Get to Know Goatfish

With goatees and more than 50 species, there is a lot to learn about goatfish

What do goats and fish have in common? Well, not a whole lot—unless you were born between December 21 – January 20. Then, your astrological sign is Capricorn, which is symbolized by a mythological creature with the body of a goat and the lower body and tail of a fish. 

While we’re not here to talk about zodiac signs, we are here to take a deep dive and learn more about goatfish! 

Goatfish belong to the family Mullidae, which is made up of six genera and at least 65 species. Most goatfish species are around 12 inches or less in length, and the dash-and-dot goatfish (Parupeneus barberinus) is the largest-known species at a maximum of 24 inches. The elongated bodies of goatfish are accented by their forked tails.

Goatfish have two whisker-like sensory barbels on their chin that resemble a goatee (hence the name) and are used to dig into, or probe, the sand or poke into holes in reefs to detect prey. Goatfish typically consume worms, mollusks, crustaceans and other small invertebrates. The barbels contain chemosensory organs that help goatfish discover expertly camouflaged prey in the sand. Learn more about ocean animals with top-notch camouflage skills.

Not all goatfish species have the same daily habits. There are goatfish species that eat during the day and usually live by themselves (how lonely!), while there are other species that feed at night and spend their days relaxing in large schools, often with other species of fish. (As a social butterfly myself, I would probably prefer to be a night-feeding species.)

Goatfish are found in tropical and subtropical waters of the Atlantic Ocean, Indian Ocean and Pacific Ocean. They are typically found near reefs or on sandy bottoms in shallow ocean water, and most don’t travel deeper than 360 feet.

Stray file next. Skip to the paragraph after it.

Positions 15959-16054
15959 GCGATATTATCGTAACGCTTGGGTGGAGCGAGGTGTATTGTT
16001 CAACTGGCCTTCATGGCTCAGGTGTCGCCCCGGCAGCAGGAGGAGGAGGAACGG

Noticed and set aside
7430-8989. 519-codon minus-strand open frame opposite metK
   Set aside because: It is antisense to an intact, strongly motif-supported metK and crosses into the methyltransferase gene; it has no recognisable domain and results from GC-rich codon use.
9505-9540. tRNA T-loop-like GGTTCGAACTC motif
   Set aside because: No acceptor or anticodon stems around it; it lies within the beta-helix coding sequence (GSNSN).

Many goatfish species are brightly colored, and all species are able to change their color rapidly to blend in with their surroundings and avoid predators. The mimic goatfish (Mulloidichthys mimicus) can actually mimic the blue-striped snapper, with which they are frequently found in schools. Remember the night-feeders who hang out with their friends during the day?

When it comes to reproduction, goatfish release buoyant eggs that are planktonic, meaning they drift with the ocean’s movement. They float until hatching, and the larvae drift freely for about four to eight weeks before they develop barbels and take to the sand to find food.

Goatfish are popular both to consume as a meal and to use as fishing bait. Ocean Conservancy is working hard with partners across the country to find practical solutions to the challenging problems our fisheries face and advance sustainable fisheries. Take action now to prepare U.S. fisheries for the impacts of climate change.

Browse Topics
Our work is focused on solving some of the greatest threats facing our ocean today. We bring people, science and policy together to champion innovative solutions and fight for a sustainable ocean.
Read more
View Current Posts
Back to Top Up Arrow